‘The Blind Dog’ is a story from Malgudi Days, the short-story collection by the Indian writer R. K. Narayan (1906-2001). This short tale is about a blind beggar who is befriended by a stray dog; the man puts the dog on a lead and uses him to navigate his way around the town, but this robs the dog of its freedom.
As Jhumpa Lahiri points out in her informative introduction to the Penguin edition of Malgudi Days, ‘Malgudi’ is Narayan’s coinage, an imaginary town thought to be located somewhere in southern India, near the city of Chennai (formerly Madras), where Narayan was born, although there are also echoes of Mysore, the town where he lived for much of his adult life.
Let’s start with a brief summary of the story. ‘The Blind Dog’ is about a man, a beggar, who is blind. Every day he goes to the same part of the city, where various vendors set up their stalls and ply their wares, and sits with his begging bowl, asking passers-by for alms. He lives with an old woman who lets him live with her.
One day, a dog befriends the blind beggar and the dog helps the man out. For instance, when a boy who turns up every Thursday taunts the beggar and tries to steal the money in his begging bowl (something he does every week), the dog bites the boy’s wrist, causing him to run away. When the old woman who looks after the beggar dies, the dog takes her place, and at the suggestion of one of the market-vendors, the beggar puts the dog on a lead and uses him to navigate his way around the town.
This is great for the beggar, who now has a pair of ‘eyes’ in the form of the dog, which can lead the man around the town. As a result, the beggar starts to make more money, since he encounters far more of the townsfolk.
But this arrangement comes at the cost of the dog’s freedom. It is now tied to the man at all times, and cannot go where it pleases. The blind man starts to mistreat the dog and pull it violently about the place, kicking it when it fails to do what he wants.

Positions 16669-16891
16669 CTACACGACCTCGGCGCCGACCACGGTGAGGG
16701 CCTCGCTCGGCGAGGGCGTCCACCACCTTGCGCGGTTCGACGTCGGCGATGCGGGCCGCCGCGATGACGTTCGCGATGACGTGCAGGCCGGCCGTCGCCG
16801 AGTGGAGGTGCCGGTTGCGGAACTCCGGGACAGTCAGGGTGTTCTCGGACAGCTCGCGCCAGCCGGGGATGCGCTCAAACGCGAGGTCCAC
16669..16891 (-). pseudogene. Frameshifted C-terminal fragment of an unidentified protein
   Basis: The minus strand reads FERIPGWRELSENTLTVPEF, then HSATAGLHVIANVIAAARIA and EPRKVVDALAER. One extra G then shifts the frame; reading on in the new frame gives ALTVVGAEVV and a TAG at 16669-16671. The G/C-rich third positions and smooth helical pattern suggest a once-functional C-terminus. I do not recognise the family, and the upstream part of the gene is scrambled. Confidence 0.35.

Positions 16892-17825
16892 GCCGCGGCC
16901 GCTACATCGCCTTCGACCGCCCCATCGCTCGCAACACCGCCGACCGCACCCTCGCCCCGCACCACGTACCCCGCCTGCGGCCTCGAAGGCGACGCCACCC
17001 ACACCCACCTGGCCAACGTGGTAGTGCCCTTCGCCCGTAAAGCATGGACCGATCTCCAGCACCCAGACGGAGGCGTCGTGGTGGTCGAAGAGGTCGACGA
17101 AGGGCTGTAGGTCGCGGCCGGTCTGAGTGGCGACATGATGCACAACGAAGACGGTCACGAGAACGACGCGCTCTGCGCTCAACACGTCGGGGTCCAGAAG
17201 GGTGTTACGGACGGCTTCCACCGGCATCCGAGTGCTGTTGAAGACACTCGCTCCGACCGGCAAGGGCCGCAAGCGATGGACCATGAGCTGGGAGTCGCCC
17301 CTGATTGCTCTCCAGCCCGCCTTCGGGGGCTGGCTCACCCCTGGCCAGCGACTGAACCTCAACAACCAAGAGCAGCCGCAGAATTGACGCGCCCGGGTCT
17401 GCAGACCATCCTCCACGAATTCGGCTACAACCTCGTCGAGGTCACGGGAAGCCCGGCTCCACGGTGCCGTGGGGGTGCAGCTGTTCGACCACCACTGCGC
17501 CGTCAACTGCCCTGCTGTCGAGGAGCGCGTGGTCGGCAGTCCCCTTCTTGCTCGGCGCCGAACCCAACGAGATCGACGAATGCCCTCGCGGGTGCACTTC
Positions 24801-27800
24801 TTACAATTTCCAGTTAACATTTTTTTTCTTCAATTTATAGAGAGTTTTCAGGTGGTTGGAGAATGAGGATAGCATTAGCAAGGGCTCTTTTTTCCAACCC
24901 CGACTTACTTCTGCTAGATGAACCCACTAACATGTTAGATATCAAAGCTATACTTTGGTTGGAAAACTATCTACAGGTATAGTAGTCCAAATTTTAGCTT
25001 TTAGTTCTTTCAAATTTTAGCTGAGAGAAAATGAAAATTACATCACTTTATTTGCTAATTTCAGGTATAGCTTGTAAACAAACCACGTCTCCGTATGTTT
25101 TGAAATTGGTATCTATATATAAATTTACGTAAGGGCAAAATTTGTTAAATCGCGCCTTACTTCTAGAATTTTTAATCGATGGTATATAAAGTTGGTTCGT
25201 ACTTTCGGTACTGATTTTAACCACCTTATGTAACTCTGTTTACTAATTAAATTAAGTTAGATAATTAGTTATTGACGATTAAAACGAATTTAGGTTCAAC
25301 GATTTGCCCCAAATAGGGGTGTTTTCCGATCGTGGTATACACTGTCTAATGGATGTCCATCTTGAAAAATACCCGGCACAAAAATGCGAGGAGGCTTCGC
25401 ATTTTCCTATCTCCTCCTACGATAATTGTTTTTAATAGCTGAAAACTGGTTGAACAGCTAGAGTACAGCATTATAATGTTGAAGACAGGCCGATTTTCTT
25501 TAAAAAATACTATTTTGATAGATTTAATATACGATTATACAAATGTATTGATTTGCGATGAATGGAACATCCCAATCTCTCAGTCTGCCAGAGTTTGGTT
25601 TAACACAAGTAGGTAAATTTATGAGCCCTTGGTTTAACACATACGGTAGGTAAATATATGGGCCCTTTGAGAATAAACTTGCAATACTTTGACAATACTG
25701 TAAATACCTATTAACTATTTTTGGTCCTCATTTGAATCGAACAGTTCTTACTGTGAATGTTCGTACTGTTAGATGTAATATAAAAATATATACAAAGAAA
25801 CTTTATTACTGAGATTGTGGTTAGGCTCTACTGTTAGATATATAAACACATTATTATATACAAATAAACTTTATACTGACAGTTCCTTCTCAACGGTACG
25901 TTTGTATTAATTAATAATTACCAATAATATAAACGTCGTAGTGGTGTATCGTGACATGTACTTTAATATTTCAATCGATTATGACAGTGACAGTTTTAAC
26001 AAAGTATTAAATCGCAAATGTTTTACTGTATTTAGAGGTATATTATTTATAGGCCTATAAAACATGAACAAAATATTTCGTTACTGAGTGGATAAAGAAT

The market traders dislike seeing the man treating the dog like this, so one day one of them takes a pair of scissors and cuts the lead, freeing the dog from the beggar. The dog promptly runs off, delighted by its newly regained freedom. The beggar, without the dog to lead the way for him, stops making money and is on the brink of dying.
But then the dog shows up again, starving from lack of food, and the man forgives it before replacing the old lead with a steel chain, to ensure the dog cannot escape this time. There is little sign the man will treat the dog any better, prompting one of the vendors to comment that only death will help the dog now.
‘The Blind Dog’ is a story about mutual interdependence: just as the dog relies on the blind man for food, so the blind beggar relies on the dog to be his guide dog and help him to move around the town. But the blind man abuses the privilege of having such a helper, mistreating the dog and driving it away from him when it has an opportunity to escape. It is only extreme starvation that leads the dog (reluctantly, one guesses) to return to its master.
We might analyse ‘The Blind Dog’ as an allegory for capitalism and for the worker-employer relationship. The blind man is the employer, who restricts the dog’s freedom, keeping it on a lead, much as an employee is ‘bound’ to his employer. In exchange for this servitude, the dog receives some food and doesn’t starve, while the blind man, the employer, grows rich from the labour of the worker (the dog).
This analogy makes even more sense when we reflect on the setting for the story, which is among the markets, traders, and vendors of the town: it is literally a story of the marketplace.
When the bond is cut and the dog is free, it cannot survive for long on its own, and ends up coming back to its enslaver, the blind man, for fear of starvation.
Of course, if we pursue this allegory further, we can remark on the fact that the employer, the blind man, exploits this relationship of mutual dependence. A company is nothing without its workers, yet most business owners are reluctant to share their profits with their employees. They think their workers should be grateful for any scraps they receive: mere survival and protection against starvation should be enough for them.
But of course, all companies and all business owners need their workers. They are ‘blind’ without them: that is, they cannot operate or circulate amongst society, much as the blind man cannot freely walk the streets and make money from begging without the dog to lead him.
But if the dog in the story can see, and it is the beggar who is blind, why then does Narayan title his story ‘The Blind Dog’? Perhaps he is recalling the old proverb about ‘the blind leading the blind’: the dog is ‘blind’ in the sense that it cannot live independently, just as the blind man cannot survive on his own because of his disability.